A simple portal, where 2 websites and OWA are published and a network connect (SSL IP VPN), results in approximately 10 firewall policy rules in ISA. Okay, I could live with that, but I shivered while taking a closer look at the rules. It is not easy to discover what purpose a specific rule has, without looking to the different tabs while editing the rule.
Besides the crazy management of the appliance, me and a colleague had a lot of problems when testing the appliance. Currently the network connector is not supported on Windows Vista and you receive a lot of (useless) errors when using Internet Explorer 8. The logging functionality is also very basic and hard to find. I had problems with configuring and testing the network connector with the non-split tunneling and disable local area network access option, I couldn’t find any useful logging about the problem. For some reason only specific traffic is routed into the VPN tunnel. I ended up configuring split-tunneling and only route specific network segments into the SSL VPN tunnel.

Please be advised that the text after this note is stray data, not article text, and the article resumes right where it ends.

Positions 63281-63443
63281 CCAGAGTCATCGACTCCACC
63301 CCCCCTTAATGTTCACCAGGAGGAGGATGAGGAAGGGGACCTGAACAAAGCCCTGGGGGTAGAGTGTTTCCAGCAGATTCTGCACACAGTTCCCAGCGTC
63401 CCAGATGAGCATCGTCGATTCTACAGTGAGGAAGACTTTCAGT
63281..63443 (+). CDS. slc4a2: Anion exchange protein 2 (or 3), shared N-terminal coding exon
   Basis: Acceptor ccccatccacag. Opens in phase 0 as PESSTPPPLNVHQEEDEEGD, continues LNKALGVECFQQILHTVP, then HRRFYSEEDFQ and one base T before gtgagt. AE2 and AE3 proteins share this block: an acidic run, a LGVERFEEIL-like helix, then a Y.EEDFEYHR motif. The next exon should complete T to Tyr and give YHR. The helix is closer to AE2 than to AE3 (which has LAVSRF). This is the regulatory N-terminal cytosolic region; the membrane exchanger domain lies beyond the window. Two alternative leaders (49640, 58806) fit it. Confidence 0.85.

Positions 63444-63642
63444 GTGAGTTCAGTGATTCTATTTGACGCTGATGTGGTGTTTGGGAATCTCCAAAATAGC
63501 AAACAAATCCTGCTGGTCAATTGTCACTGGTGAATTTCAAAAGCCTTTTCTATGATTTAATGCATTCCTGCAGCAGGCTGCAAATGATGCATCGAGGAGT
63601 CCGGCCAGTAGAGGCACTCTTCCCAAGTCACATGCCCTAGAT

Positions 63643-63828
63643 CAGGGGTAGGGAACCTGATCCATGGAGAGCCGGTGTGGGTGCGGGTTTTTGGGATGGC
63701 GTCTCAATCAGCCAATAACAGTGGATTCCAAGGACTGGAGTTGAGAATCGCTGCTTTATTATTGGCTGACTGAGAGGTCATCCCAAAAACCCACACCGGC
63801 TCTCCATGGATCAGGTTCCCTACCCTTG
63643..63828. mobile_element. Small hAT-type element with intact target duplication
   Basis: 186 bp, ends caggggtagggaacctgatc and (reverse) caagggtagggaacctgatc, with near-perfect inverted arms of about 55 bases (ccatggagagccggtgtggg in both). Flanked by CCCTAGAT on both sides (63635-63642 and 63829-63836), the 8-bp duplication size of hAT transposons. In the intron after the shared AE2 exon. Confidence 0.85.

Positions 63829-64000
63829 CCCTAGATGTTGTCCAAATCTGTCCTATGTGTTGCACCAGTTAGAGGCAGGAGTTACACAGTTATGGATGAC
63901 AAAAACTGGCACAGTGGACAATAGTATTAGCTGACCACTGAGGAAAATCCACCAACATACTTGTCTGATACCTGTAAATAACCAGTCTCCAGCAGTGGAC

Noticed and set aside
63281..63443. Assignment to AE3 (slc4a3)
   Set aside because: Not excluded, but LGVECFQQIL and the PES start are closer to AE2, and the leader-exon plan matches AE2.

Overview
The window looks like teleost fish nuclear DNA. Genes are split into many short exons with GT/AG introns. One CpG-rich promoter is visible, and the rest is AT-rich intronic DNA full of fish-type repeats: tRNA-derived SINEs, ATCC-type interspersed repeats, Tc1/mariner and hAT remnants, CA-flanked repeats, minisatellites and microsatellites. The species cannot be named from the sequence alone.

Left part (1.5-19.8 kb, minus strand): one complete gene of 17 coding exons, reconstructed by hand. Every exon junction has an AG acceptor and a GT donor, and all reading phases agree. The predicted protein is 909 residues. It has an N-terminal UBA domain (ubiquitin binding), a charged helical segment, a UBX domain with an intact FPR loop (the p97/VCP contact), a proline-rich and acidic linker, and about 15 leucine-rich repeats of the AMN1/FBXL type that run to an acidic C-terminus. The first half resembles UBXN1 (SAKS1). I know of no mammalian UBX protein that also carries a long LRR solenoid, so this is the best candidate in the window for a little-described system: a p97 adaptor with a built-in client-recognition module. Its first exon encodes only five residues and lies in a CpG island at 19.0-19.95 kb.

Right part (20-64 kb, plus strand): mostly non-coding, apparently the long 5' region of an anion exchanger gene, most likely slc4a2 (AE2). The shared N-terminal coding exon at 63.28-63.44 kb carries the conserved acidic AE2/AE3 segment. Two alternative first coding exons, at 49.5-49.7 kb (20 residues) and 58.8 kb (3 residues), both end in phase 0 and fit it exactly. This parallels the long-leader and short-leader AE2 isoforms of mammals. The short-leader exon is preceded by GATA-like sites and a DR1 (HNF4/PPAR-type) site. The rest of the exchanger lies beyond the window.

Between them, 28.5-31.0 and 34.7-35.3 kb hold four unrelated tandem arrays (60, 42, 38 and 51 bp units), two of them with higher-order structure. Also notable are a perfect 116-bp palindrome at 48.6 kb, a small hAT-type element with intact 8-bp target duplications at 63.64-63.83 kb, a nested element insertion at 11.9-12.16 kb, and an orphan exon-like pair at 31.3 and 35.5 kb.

My opinion till now, Microsoft IAG cannot be compared with other SSL VPN appliances I have seen. I guess Microsoft IAG could test positive when using the appliance in a solely Windows environment, where only Windows services, like OWA and SharePoint, are published to the internet.
Maybe the solution is a lot cheaper compared with the Juniper and Citrix solution, but for know I would rather buy a Cisco ASA 5505 or Cisco ASA 5510. I would definitely not configure the Microsoft IAG as a cooperate firewall terminating the Internet connection.